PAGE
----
There are 3 simple steps for compiling to neko. 1. Get the libraries, 2. create the compiler command-line and 3. some very minor source code mods.

    1. Getting the libraries. Simply use the “haxelib” tool that comes with haxe to download and install the “NME” and “Neash” libraries. From the command (shell) prompt, type: haxelib install nme followed by haxelib install neash
    2. Create the compiler command. Rather that typing haxe -main …… every time, you can create a “.hxml” file that contains the commands, then you can simply use haxe file.hxml. The hxml file contains flags or key-value pairs of command-line arguements. You can also use the “–next” to compile to more than one target from the single invovation of haxe.

      To use neash, you will need the nme and neash libraries. To add these, you can use the command-line options “-lib neash” and “-lib nme”. For the neko target, you will also need to redirect the “flash” code to use “neash” instead. This is easily done with the “–remap flash:neash” command.

      So a hxml file that targets both flash and neko looks something like this:

      -main Simple
      -swf Simple.swf
      -swf-version 9
      -swf-header 640:480:100:334433
      -lib neash
      -cmd echo SWF done
      -main Simple
      -neko Simple.n
      --remap flash:neash
      -lib nme
      -lib neash
      -cmd echo Neko done

    3. Source code mod. You need to do some very minor modifications to run the neko version using neash. Specifically, you need to call “Init” and “Run” and the first and last things you do in your main routine. eg:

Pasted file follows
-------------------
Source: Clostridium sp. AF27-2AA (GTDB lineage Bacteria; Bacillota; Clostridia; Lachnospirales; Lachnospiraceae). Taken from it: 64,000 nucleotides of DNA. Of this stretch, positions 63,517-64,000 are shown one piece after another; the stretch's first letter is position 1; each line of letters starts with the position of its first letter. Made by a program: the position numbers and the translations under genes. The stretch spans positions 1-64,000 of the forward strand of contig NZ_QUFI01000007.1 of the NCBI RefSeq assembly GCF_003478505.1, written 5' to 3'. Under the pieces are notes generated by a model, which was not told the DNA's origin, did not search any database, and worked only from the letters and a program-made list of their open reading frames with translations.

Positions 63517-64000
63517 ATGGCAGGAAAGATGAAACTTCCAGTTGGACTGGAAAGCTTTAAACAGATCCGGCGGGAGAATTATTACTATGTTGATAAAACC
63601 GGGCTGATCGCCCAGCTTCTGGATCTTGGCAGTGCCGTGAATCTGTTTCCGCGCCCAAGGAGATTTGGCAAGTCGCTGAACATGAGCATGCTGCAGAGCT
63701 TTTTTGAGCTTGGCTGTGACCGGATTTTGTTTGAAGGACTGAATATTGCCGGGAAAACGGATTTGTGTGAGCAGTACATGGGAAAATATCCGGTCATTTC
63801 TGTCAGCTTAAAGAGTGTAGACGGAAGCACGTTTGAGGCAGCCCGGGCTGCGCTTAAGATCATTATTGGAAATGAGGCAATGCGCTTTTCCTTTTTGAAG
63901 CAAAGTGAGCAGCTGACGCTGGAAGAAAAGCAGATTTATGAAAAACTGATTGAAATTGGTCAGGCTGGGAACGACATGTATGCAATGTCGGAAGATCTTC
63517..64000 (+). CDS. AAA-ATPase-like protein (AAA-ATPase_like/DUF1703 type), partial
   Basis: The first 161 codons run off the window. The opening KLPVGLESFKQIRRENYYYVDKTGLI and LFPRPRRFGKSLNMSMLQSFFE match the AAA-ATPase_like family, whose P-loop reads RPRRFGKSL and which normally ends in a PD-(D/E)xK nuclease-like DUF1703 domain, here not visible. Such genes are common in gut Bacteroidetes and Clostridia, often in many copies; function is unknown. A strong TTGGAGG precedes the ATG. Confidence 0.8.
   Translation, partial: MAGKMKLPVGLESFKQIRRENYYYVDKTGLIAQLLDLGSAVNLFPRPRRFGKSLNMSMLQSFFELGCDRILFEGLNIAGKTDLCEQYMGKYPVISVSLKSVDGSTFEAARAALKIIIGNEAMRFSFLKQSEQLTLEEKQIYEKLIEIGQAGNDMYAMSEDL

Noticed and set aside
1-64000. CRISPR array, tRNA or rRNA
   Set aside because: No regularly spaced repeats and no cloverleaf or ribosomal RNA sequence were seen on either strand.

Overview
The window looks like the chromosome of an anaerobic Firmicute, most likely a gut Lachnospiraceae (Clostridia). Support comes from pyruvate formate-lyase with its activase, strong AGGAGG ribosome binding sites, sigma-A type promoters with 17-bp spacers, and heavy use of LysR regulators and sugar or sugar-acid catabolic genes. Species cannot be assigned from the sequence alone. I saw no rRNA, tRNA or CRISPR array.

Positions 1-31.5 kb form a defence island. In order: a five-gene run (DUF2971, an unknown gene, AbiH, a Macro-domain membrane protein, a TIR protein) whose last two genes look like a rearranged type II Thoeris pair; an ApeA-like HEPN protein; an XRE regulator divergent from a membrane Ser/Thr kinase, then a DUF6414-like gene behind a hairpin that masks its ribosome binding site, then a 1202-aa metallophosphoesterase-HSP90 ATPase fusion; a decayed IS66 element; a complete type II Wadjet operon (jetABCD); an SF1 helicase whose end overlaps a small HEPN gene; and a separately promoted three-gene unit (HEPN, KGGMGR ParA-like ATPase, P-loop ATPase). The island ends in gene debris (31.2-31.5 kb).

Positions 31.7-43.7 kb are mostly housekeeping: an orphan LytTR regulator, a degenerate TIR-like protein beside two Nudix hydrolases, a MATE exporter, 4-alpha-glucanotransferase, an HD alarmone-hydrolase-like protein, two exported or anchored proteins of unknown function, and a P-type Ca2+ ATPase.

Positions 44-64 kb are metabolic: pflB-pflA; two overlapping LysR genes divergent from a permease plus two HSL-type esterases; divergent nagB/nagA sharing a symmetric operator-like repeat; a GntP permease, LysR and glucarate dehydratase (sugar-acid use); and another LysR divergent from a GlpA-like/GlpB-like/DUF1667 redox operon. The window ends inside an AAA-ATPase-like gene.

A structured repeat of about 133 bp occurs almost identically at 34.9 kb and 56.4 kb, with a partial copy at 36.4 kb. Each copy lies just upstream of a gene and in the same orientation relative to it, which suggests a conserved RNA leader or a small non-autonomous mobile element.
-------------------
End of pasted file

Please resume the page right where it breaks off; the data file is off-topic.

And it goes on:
static public function main()
            new Simple();

      Currently there is no way to get the command-line flash header data into the neko programme. The neash calls are perfectly safe under flash, so it is safe to include these in both flash and neko projects. However, you will then need “-lib neash” when compiling your flash version. The alternative is to have some “#if neko” directives in the static main routine, and carry on normally from there.

    So running haxe on this hxml file will produce both “Simple.swf” and a “Simple.n” files. You can run neko Simple.n to run the neko program, producing much the same result. You can use neko Simple.n -opengl to run with opengl acceleration – although that will no be much use in the simple case.

    All these project files, along with many others, can be found in the “samples” area of the neash library that you get when you use haxelib to install neash.